Council considers city code restricting tethering
Published 5:52 pm Thursday, March 23, 2023
The Franklin City Council discussed at its March 13 meeting the possibility of adding restrictions on the tethering of dogs to the city code.
City staff was looking for direction from the council on potential language to draft and present at a later date.
Council members showed support for adding restrictions to the city code but opted to table the matter until they receive more information on it.
Franklin City Manager Amanda C. Jarratt explained that presently with regard to tethering, the city follows the Code of Virginia Section 3.2-6500, which allows tethering under a list of conditions.
The conditions include, but are not necessarily limited to, the animal having adequate space, light and length of rope or chain it is tethered to, access to food, and the temperature must not be too cold or too warm outside.
“It’s quite specific,” Jarratt said.
She noted that city staff looked at the codes of localities in the Hampton Roads area to see how they have addressed the issue.
“What you could consider is changing our city code to say, ‘It shall be unlawful to tether any unattended dog whether or not the dog has been provided adequate space. For the purposes of this section, a dog is unattended if the owner or custodian is not outdoors and within eyesight of the dog. A violation of this section shall be punishable as a class 4 misdemeanor,’” Jarratt stated.
“So that’s in line with what other communities around us have,” she continued. “It’s just something for your consideration and your discussion. Staff is seeking your direction on this item. If you did want to amend the city code, this language would be drafted and presented to you at an upcoming meeting.”
Ward 1 Councilman Mark R. Kitchen said, “You might need the chief to help on this one — a Class 4 misdemeanor is released on summons, so how many summons would they have to get before it would be upgraded or you would make a physical arrest?”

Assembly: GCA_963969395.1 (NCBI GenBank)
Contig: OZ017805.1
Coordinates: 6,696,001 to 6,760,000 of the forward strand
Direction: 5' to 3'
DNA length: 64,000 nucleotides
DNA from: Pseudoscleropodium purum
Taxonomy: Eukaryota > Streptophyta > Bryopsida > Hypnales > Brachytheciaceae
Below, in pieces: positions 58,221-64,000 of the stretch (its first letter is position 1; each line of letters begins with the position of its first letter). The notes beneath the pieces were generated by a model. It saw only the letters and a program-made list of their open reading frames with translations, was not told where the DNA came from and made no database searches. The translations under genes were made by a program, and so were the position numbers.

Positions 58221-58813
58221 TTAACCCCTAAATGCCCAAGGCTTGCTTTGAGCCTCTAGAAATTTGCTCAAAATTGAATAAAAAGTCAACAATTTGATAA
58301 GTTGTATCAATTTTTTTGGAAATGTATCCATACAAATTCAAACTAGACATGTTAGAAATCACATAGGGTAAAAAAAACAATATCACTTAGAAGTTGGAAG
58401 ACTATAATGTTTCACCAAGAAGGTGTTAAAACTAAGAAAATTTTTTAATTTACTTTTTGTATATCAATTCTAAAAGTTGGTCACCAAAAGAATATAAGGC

Franklin Police Chief Steve Patterson approached the dais and said it would be entirely up to the council to determine that.
“So we could actually upgrade it to a Class 3 or 2?” Kitchen asked.
“I believe based on research we did looking across the region, Class 4 is where it started at,” Patterson replied.
Kitchen followed up by asking, “At what point would you actually take control of the dog and put it in the pound?”
“By code, right now, what’s written here, we wouldn’t,” Patterson said. “We’d issue a summons. The only way we’d take the dog into custody is if it was dangerous or if it was running loose and we couldn’t find the owner, something of that nature.”
Jarratt also brought up potential consequences of adding tethering restrictions that the council might want to consider.
“We may have additional animals that are in the shelter if it comes to a point that we’re going to have to take them,” she said. “Something that is in our (Capital Improvement Plan) is expansion of our animal shelter, but that’s years out, so that’s something to take into consideration, and then just making sure that we communicate it effectively to the public to let them know that, ‘Hey, this is the new ordinance.’”
Jarratt searched for language from the code of another locality at the request of Franklin Mayor Robert “Bobby” Cutchins.
“We can provide you a copy of all of these if you like,” she said.
Ward 3 Councilman Gregory McLemore made a motion that the council table the issue until it receives more information.
In the discussion just prior to the vote on the motion, Cutchins shared his thoughts on the tethering issue.
“My only concern is if you’re outside walking your dog and you’ve got to tie him up for three or four minutes to tie your shoe or something, you’ve got to be realistic about it, but leaving a dog outside, tied, I personally don’t like it,” he said.
“Days and weeks at a time?” Ward 2 Councilman Ray Smith asked.
Jarratt said, “I did find the Chesapeake section. It says, ‘Nothing in this section shall prohibit the tethering of a dog that is in the immediate proximity of its owner or custodian in a manner that does not cause discomfort, pain or injury to the dog.’”
“I kind of would like to see that option sent out, if you would, to us,” Cutchins said. “I kind of like it.”
Council members voted to table the matter until more information, like the Chesapeake code, could be provided to them.